The actual cost of your education, the Cost of Tuition, can be determined by looking at the cost per credit hour, which is a very different number. Published in an article by Student Loan Hero last January, here are the current national averages of costs per credit hour:

• Four-year, public: $324.70
• Two-year, public: $135.09
• Less than two years, public: $281.17
• Four Year Private: $1039.00

Keep in mind, these are the national average, and your state or private school credit hour cost may be higher or lower. But let’s do a little math here. A four-year bachelor’s degree is around 120 hours or so. A four-year public school at $324.70 is about $38,964.00 for all four years. That’s under $10,000.00 per year. Compare that to the four-year private school average, the same 120 hours will run approximately $124,680.00. Before you buy a book, get a sandwich, or go to your science lab. In many parts of the country, that is the cost of a starter home. Still, $10,000 a year for a four-year public school is a lot of money.

Another option is to get your pre-requisites, such as English, Social Sciences, Western Civ and Math courses done at a two-year college. Let’s math again. If you complete 60 hours at Community college, you’ll pay an average of $135.09 a credit and $8,105.40 total. A little over $4,000.00 a year, and a savings of 60% off the four-year public university option. For many families, this is a wise decision.

Even more wise, is to “cash flow” or pay for tuition in cash each semester. With a full-load averaging 15-16 credits, each semester would cost about $2,161.44. Add books and fees, and you are still probably coming in at about $2,800.00 a semester or $5,600.00 a year. If you start working this fall, you need to save about $467.00 a month to fund your first full year at a two-year public school.

So, Why Cash?

Using Loans increases that cost per credit once interest is added! Looking again at the cost per credit hour, each credit costs more, when you take out a loan to pay for it. As of the article published in January 2018, the Department of Education has interest on federal Direct Loans at 3.76% APR. That is an effective rate of about 20 percent over 10 years. Adding that interest to each credit changes the cost:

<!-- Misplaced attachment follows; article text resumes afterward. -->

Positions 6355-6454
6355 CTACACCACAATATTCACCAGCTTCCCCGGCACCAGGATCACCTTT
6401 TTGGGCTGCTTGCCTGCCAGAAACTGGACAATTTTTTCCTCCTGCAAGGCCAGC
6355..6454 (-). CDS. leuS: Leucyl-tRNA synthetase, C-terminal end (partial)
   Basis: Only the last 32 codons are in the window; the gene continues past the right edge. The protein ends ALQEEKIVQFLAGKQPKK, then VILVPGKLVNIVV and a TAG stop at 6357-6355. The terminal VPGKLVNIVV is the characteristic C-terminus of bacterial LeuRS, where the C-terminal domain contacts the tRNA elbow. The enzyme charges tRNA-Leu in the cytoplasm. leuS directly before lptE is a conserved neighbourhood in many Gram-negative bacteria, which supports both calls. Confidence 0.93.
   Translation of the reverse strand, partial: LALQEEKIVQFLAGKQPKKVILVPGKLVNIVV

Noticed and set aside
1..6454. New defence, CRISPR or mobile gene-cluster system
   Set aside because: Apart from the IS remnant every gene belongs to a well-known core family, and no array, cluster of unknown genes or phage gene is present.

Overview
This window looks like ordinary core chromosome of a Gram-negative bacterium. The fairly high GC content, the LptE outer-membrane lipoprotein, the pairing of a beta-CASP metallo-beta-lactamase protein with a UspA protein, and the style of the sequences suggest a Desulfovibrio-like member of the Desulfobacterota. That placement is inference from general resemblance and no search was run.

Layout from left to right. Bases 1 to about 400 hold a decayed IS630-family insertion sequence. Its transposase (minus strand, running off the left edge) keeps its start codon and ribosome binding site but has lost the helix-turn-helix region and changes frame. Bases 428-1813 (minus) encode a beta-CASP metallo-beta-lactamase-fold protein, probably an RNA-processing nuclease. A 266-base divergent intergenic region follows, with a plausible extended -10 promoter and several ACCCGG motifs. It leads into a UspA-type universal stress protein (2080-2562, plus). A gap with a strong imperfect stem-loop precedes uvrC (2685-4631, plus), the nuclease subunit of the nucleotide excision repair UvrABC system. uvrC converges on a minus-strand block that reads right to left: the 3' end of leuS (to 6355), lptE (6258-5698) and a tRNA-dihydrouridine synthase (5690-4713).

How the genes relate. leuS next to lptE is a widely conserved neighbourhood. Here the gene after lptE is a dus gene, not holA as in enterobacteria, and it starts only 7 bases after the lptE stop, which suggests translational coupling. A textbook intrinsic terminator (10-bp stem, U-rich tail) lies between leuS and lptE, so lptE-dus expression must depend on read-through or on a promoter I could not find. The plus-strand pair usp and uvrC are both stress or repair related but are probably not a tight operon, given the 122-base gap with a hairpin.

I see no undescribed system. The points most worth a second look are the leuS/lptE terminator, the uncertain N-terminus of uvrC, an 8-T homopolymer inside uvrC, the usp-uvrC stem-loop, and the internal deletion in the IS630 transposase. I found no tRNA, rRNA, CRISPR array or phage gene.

• A two-year public-school credit at $135.09 would cost $162 over 10 years ($27 in interest)
• A four-year public-school credit at $324.70 would cost $390 over 10 years ($65 in interest)

Mathing again, the 60 hours at Community College can grow to $9,720.00. An increase of $1,614.60, then interest is also added on the books and fees if you have a loan for each semester to cover those as well! Think how great it would be to finish college without debt. To make that investment in yourself in cash, it takes planning. A combination of work and saving, living cheaply or at home, and getting any shortfall through scholarships (try My Scholly) should all be part of your smart education investment. Enjoy your senior year!

 

The federal government stopped mailing annual Social Security statements to everyone back in 2011. They are still available, but you have to use the internet.  I don’t mention this earnings statement because I believe the Social Security program is solvent, or have a prediction whether it will be fixed, or even necessarily believe any “projected benefits” will ever be received by the time I am ready to retire. What the statement will tell you is how much you have earned each year, as reported to the Social Security Administration, since you started working and reporting income to the SSA.

We can go back (waaaay back) to 1990 and look at the average net income earned by average Americans over the last 26 years. The SSA reports $20,172.11 in 1990 and $46,640.94 in 2016. Meaning that for average Americans, we take home more than double each year now than we did in 1990. On the bottom of the SSA statement there is a number- your total earnings to date. In other words what you have earned over your working life.